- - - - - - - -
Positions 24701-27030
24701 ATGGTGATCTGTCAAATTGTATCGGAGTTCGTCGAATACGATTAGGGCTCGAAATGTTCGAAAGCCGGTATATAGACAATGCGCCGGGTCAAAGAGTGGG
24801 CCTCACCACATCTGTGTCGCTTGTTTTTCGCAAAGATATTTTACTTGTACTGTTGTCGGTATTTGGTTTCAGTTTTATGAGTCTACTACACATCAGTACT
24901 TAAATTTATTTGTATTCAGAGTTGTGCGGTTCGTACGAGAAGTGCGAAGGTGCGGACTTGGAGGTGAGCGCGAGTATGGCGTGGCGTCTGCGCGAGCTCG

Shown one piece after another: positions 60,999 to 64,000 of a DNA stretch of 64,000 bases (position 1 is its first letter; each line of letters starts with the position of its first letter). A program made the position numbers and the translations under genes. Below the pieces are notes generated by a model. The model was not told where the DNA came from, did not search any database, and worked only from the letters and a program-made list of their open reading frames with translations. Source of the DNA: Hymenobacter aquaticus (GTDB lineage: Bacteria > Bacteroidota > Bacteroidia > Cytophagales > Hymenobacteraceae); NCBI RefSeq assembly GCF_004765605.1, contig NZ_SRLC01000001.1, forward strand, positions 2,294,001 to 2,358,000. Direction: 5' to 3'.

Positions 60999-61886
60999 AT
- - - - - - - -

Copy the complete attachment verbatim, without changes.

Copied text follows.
Positions 24701-27030
24701 ATGGTGATCTGTCAAATTGTATCGGAGTTCGTCGAATACGATTAGGGCTCGAAATGTTCGAAAGCCGGTATATAGACAATGCGCCGGGTCAAAGAGTGGG
24801 CCTCACCACATCTGTGTCGCTTGTTTTTCGCAAAGATATTTTACTTGTACTGTTGTCGGTATTTGGTTTCAGTTTTATGAGTCTACTACACATCAGTACT
24901 TAAATTTATTTGTATTCAGAGTTGTGCGGTTCGTACGAGAAGTGCGAAGGTGCGGACTTGGAGGTGAGCGCGAGTATGGCGTGGCGTCTGCGCGAGCTCG

Shown one piece after another: positions 60,999 to 64,000 of a DNA stretch of 64,000 bases (position 1 is its first letter; each line of letters starts with the position of its first letter). A program made the position numbers and the translations under genes. Below the pieces are notes generated by a model. The model was not told where the DNA came from, did not search any database, and worked only from the letters and a program-made list of their open reading frames with translations. Source of the DNA: Hymenobacter aquaticus (GTDB lineage: Bacteria > Bacteroidota > Bacteroidia > Cytophagales > Hymenobacteraceae); NCBI RefSeq assembly GCF_004765605.1, contig NZ_SRLC01000001.1, forward strand, positions 2,294,001 to 2,358,000. Direction: 5' to 3'.

Positions 60999-61886
60999 AT